– It may be a good idea to plan for a special dinner out before the stag night with the fathers of the bride, groom, and close family who may not enjoy your primary activities. Even though they will not be attending the stag, be sure to hit them up for tickets to the main event sometime during this evening.
– It is a good idea to check with the groom regarding an “exotic dancer” at his stag party. Don’t rely on his past behaviour to make your judgments.
– The night would not be complete without a little embarrassment to the groom. Pranks are fine if they are harmless fun and approved by the wingman.
– Do not show up early with the groom in a public facility that serves alcohol. If you must, wait with your guests to enter your particular venue. Your groom will risk getting smashed before he eats his first pretzel.
– For that matter, keep the groom alcohol free for as long as possible so he can at least greet his guests and perhaps converse a bit with them. He IS the guest of honour after all.
– Be sure to have at least one primary food event during the course of the evening with coffee and tea on hand. A popular idea and inexpensive idea is to have sandwich buns and all the fixings so they can build their own masterpieces or everyone likes Pizza. Food should be served 2 or 3 hours into the event. Also, have a steady supply of party snacks available.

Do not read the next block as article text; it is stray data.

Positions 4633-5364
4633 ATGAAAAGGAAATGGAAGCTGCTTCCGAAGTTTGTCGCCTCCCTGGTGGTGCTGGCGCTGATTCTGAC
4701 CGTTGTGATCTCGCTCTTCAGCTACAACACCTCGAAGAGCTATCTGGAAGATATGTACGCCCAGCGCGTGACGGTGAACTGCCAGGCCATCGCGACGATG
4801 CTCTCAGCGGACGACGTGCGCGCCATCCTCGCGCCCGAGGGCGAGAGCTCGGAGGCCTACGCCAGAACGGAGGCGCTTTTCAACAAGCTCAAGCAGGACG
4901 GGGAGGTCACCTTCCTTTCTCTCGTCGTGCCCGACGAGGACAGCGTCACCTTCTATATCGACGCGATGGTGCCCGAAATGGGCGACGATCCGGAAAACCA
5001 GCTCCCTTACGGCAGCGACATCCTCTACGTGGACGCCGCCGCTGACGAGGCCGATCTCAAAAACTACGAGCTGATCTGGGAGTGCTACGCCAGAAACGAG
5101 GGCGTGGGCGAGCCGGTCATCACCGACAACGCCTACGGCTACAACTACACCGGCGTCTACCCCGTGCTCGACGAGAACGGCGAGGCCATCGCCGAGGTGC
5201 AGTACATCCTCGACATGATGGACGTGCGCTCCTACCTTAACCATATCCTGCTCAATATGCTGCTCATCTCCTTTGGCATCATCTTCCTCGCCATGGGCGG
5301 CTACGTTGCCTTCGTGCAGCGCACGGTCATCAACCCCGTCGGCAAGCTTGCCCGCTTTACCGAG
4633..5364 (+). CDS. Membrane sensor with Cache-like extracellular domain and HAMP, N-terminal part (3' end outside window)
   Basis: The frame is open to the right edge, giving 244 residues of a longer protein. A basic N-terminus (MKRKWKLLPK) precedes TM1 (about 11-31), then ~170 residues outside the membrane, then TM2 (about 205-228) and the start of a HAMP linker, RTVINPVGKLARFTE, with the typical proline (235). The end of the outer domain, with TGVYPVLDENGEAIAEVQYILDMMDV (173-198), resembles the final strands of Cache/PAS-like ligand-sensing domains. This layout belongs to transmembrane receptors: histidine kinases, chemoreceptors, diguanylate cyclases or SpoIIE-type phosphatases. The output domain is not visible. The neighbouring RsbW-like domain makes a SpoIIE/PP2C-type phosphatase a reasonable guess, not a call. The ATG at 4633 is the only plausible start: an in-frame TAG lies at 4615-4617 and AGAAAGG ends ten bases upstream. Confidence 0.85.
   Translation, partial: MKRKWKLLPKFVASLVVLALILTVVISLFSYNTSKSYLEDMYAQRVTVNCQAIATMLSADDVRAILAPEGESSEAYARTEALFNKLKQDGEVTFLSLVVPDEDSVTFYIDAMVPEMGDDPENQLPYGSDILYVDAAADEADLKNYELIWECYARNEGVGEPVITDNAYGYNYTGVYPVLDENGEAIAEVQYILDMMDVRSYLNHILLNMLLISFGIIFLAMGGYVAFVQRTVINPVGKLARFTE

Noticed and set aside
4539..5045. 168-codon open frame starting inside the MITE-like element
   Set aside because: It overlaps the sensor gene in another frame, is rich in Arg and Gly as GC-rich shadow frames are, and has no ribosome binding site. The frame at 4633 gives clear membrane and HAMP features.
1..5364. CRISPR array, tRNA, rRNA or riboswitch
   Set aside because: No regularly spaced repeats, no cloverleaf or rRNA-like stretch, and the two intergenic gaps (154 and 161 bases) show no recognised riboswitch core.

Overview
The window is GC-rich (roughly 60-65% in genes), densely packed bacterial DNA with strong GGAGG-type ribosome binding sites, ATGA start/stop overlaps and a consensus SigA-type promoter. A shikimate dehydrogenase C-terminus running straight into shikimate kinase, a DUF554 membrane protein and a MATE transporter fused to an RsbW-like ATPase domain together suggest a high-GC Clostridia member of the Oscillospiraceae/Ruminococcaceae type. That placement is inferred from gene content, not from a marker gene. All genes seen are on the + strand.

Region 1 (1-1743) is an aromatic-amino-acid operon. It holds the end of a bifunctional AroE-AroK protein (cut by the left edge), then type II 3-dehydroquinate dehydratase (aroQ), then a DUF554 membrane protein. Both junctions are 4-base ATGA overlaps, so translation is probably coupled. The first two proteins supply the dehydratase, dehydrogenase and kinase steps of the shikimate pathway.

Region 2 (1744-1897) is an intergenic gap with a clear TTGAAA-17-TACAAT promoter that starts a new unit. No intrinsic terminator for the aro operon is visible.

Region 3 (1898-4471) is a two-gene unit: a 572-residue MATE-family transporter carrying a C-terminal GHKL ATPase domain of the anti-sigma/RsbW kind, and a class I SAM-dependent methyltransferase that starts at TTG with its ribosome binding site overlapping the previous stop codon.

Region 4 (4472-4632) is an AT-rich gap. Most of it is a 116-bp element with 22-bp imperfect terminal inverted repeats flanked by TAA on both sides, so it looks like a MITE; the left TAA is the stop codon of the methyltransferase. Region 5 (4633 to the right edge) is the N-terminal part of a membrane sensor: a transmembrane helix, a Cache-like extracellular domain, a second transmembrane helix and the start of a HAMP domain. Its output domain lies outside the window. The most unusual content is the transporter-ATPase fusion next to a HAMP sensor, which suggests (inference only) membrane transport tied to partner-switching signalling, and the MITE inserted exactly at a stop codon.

– Food needs to be budgeted into the cost of tickets. Venues may provide this for you so ask in advance.

Hosting a great stag does not happen by accident. It comes from committed friends doing their best to put together a well organized event while exhibiting responsibility and common sense. Always keep in mind that a successful operation is when the mission objective is achieved and everyone returns home safely.

About Air Combat Zone

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Killer Series – 7 Steps to the Killer Interview

The mere thought of interviewing makes many people break out into cold sweats. In many ways, the interview process can cause so much stress, people lose their marbles. They may be as limp as a soggy cornflake by the time they actually sit down for the “BIG” talk. Do you remember your first ever interview? How do you think you did?

Whether you’re a newbie or a seasoned vet, the interview could still be a stressful event in your life. The fear of rejection is high and the anticipation of failure can be rather dreadful. Weak knees, sweaty palms, woozy stomach and cotton mouth are all some people can imagine when they think of answering the deadliest question an interviewer can ask, “So tell me about yourself” which, by the way, is technically not a proper question but, you get the point.